New Zealand Listener


From virus-ravaged central London, the rebel Tory MP Sir Oliver Letwin, one-time UK Cabinet member and Minister for Brexit, is breathily talking into his smartphone about a bigger threat to humanity than Covid-19.

What if the virus wasn’t targeting humans but instead infecting the digital networks we rely on for our essential services – electricity, communication, water, hospitals and transport.

The saving grace of our current Government-mandated Level-4 lockdown is that essential services continue to function. We work from home hunched over our laptops making glitchy internet video calls to our colleagues. Hospitals remain open, albeit clogged with patients reporting flu-like symptoms and the sharemarket continues to trade, even if KiwiSaver investors would probably favour a lengthy trading halt.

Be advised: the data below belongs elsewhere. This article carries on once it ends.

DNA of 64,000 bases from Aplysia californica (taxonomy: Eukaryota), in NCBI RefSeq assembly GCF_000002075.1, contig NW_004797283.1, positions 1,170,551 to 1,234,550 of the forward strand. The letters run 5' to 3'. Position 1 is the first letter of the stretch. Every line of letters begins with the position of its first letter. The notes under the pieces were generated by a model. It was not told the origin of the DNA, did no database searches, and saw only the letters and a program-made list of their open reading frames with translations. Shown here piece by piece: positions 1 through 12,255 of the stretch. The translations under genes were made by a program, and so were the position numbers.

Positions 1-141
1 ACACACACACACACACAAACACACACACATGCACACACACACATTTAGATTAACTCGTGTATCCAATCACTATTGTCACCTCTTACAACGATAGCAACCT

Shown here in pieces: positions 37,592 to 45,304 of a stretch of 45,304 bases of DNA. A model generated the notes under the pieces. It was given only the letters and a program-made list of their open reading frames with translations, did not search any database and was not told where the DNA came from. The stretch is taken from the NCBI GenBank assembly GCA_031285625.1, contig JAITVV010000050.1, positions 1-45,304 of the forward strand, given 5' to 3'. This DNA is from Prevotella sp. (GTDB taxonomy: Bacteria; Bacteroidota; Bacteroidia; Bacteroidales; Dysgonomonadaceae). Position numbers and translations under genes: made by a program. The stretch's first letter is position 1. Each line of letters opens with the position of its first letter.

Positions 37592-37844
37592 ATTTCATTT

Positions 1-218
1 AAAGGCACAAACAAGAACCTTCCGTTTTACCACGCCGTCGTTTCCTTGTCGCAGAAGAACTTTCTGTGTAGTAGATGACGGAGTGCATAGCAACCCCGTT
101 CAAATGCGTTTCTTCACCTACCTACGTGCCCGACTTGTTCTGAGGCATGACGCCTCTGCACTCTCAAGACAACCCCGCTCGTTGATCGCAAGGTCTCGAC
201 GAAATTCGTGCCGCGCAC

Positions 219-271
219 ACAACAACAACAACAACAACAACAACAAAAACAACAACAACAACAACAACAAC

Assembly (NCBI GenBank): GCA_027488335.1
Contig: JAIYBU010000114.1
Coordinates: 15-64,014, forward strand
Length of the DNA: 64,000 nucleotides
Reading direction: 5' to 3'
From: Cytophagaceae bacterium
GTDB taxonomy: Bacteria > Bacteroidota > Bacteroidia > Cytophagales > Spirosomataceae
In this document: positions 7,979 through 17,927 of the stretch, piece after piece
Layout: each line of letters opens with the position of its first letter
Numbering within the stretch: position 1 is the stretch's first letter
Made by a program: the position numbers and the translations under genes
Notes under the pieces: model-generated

The coronavirus disease will continue to spread and may kill thousands who otherwise would have lived. But in Apocalypse How? Technology and the Threat of Disaster, a book that’s both parable and pointed critique of society’s inability to adequately deal with risk, Letwin envisages a much shorter, sharper shock that could ultimately prove far more catastrophic.


The growing problem, he says, is our reliance on converged networks that are increasingly complex in nature and more interconnected than ever. The fibre optic network and 5G mobile base stations that deliver increasingly fast internet access are also the basis of the next generation of smart electricity grids, remotely controlled power stations and intelligent transport networks.

We got a flavour of that vulnerability this week when lockdown measures led to a 350% spike in call traffic on Spark’s network, overloading it and leading to patchy phone service. The telco, which recently focused on boosting capacity

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